Today, the 23rd of March 2021, marks the first year anniversary of the UK’s lockdown. It’s been a year that has demanded an awful lot of us, and has been an era-defining experience. Journalists and historians are already using phrases like: ‘the covid generation’ ‘the class of 2020’, and more.

There has been much to respond to, much to think through, much to adapt to.

There has been much to learn, but there’s also been much to mourn.


The Marie Curie foundation are inviting us to mark this today as a Day of National Reflection, with a minutes silence at 12 noon, and by lighting a candle at 8pm. A time set aside to remember and honour those who have died from coronavirus, and their loved ones. And also those who have died during this pandemic, and the families whose grief has been made all the more difficult by covid-restrictions.


Socially-Distanced Grief?

Loving a loved one is never easy, but losing a loved one while isolated from both being to support them, and being supported by others in the usual ways, must be intensely difficult.

There have been times when some of us have been to funerals where only a handful of people could be in attendance; and even then sat distanced from each other, and having to leave swiftly afterwards. On other occasions, even when more could physically gather for the service, there is the pain of not being able to hold onto one another in our pain.

Some of these losses came with the long, slow, painful realisation of what was happening. Others were more rapid. For some of us the pain is still very real and raw. For others we are left feeling cold and numb.

Rather cruelly, life has a way of just carrying on, and we’ve had to learn to carry on too; but although the world has moved on, the world will be never be the same place again without the people we have lost.


Grief Guilt

It’s been my experience that often when someone dies, the grief can often be accompanied the strange, unwanted companion: guilt. Rather than remember all the time spent with our loved ones, we can often find our minds fixating on the question: “Was I there for them enough?” And on top of the pain that they are no longer with us, we lay another burden of wishing we had “done more” for that person. It feels so terrible. It feels so tragic.

And it’s only natural, it is the longing of love for that person. After 9/11, the Queen made a simple comment that “grief is the price we pay for love.” And I think that’s true.

Depending on the circumstances you personally may not have felt that, and that’s ok. The journey of grief is one we each carve out quite uniquely, so there is no “right way” to feel. But perhaps, for some of us during these covid-times, that experience of guilt has been amplified by the ever-changing restrictions we have had to adapt to.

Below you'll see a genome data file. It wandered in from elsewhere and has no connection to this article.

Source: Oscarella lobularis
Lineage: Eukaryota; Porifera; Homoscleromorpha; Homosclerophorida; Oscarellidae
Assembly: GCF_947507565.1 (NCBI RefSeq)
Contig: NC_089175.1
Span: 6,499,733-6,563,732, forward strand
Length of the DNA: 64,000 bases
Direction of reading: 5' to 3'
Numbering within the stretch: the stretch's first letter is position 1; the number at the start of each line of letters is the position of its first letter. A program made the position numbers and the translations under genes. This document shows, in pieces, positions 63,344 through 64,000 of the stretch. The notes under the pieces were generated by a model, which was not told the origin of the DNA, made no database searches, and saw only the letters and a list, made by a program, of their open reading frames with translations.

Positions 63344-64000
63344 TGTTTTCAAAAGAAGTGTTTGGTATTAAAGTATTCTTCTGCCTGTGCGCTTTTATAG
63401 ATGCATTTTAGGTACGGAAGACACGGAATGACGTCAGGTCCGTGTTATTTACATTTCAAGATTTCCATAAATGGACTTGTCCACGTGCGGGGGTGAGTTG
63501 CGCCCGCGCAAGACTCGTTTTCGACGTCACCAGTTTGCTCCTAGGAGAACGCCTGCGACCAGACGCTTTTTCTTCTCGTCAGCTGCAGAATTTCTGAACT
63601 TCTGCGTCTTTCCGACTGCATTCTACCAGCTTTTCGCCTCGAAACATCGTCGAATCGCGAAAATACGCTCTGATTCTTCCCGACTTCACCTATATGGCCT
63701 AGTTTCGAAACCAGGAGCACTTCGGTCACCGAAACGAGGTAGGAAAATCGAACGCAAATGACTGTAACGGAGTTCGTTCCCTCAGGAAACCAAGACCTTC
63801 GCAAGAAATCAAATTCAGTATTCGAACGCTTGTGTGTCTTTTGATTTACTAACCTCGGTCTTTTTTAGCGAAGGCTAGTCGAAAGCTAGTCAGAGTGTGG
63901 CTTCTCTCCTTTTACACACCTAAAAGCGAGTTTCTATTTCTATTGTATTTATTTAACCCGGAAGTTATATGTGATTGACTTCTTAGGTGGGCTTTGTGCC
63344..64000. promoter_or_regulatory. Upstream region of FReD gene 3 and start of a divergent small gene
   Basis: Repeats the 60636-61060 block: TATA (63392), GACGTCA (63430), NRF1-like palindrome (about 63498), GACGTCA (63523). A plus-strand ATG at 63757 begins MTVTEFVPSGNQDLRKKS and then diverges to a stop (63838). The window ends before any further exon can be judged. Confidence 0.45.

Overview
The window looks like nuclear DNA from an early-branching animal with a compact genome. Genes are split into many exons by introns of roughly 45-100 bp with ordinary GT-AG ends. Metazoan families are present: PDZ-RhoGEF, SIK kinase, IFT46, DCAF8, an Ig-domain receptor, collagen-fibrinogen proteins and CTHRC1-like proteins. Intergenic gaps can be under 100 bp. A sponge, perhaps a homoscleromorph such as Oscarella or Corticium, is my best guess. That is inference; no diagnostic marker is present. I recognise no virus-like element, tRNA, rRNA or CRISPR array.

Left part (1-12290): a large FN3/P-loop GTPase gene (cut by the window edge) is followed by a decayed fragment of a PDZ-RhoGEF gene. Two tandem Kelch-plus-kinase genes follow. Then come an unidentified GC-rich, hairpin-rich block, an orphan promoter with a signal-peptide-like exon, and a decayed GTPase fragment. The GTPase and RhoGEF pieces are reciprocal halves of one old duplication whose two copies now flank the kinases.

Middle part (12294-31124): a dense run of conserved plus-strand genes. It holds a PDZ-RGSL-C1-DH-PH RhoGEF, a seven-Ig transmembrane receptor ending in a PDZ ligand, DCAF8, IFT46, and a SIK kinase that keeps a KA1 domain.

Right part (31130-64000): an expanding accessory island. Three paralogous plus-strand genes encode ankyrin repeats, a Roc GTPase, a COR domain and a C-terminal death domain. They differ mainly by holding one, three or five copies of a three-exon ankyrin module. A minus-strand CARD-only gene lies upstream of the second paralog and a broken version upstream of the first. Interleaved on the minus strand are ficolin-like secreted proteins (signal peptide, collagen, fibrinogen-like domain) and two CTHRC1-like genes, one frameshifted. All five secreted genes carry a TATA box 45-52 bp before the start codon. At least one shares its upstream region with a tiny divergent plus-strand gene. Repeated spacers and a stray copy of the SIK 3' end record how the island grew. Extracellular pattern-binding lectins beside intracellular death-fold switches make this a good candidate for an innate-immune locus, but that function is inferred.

Grace will lead me home.

Our perspective though at these times, is inevitably filtered through our loss. It may well be that there was nothing more that you could have done or said, or that anyone else would be able to either in your circumstances.


But if there are real regrets that we still carry, there is a source of healing available for us: grace. Invite God’s grace into your grief. Maybe at times, we need to seek God’s grace to be able to forgive ourselves. To release ourselves from the regrets of things that we now cannot change, and embrace the painful lessons our mistakes have taught us.

The Bible tells us that Jesus, through this sacrificial death, has paid the price for every single mistake we’ve ever made. Every single regret can be fully redeemed at the cross if it first transforms itself in repentance. As John writes in his letter:

But if we walk in the light, as He is in the light, we have fellowship with one another, and the blood of Jesus, His Son, purifies us from all sin.

1 JOHN 1.7


Rest in His Presence.

Because of the cross, forgiveness is just one prayer away. But there are moments, when it’s harder to feel forgiven than it is to be forgiven. The journey between receiving God’s forgiveness and believing God’s forgiveness can sometimes seem so far apart it’s hard to see.

Knowing this, John goes to say:

This is how we know that we belong to the truth and how we set our hearts at rest in His presence: If our hearts condemn us, we know that God is greater than our hearts, and He knows everything.

1 JOHN 3.19-20

God is greater than our guilt, and His truth is stronger than our feelings. Even if our hearts condemn us – we can still rest in His Presence if we have simply invited His grace to cover our guilt. Just receive this afresh today: Because of Jesus, you… you are utterly forgiven and set free from blame by God. Let that wash over you today.

Years ago we used to sing this praise song by Dave Bilbrough called: Be Free in the Love of God:

Be free in the Love of God
Let His Spirit flow within you.
Be free in the love of God,
Let it fill your soul…
Be free in the love of God,
He has made us whole.


That’s my prayer for all of us, especially on this special day of remembering – that God’s grace may help us to separate our guilt from our grief, and that we might be free in love of God, knowing the wholeness that His Spirit longs to bring each one of us.

Guilt can only keep you locked down, but grace will lift you.

Guilt will keep you distanced from others and God, but grace will draw you closer.

Guilt will have you hiding behind a mask, but grace will set you free.


Finally, if you struggling today, please don’t stand alone – one of the reasons guilt is an unwanted guest is that it keeps hogging all the space and constantly taking over the conversation. Talk to others today, share your pain as you share theirs. Remember together, cry together, laugh together, sit in silence together, share the grace together, and walk in fellowship… together.

I’m praying for you all.


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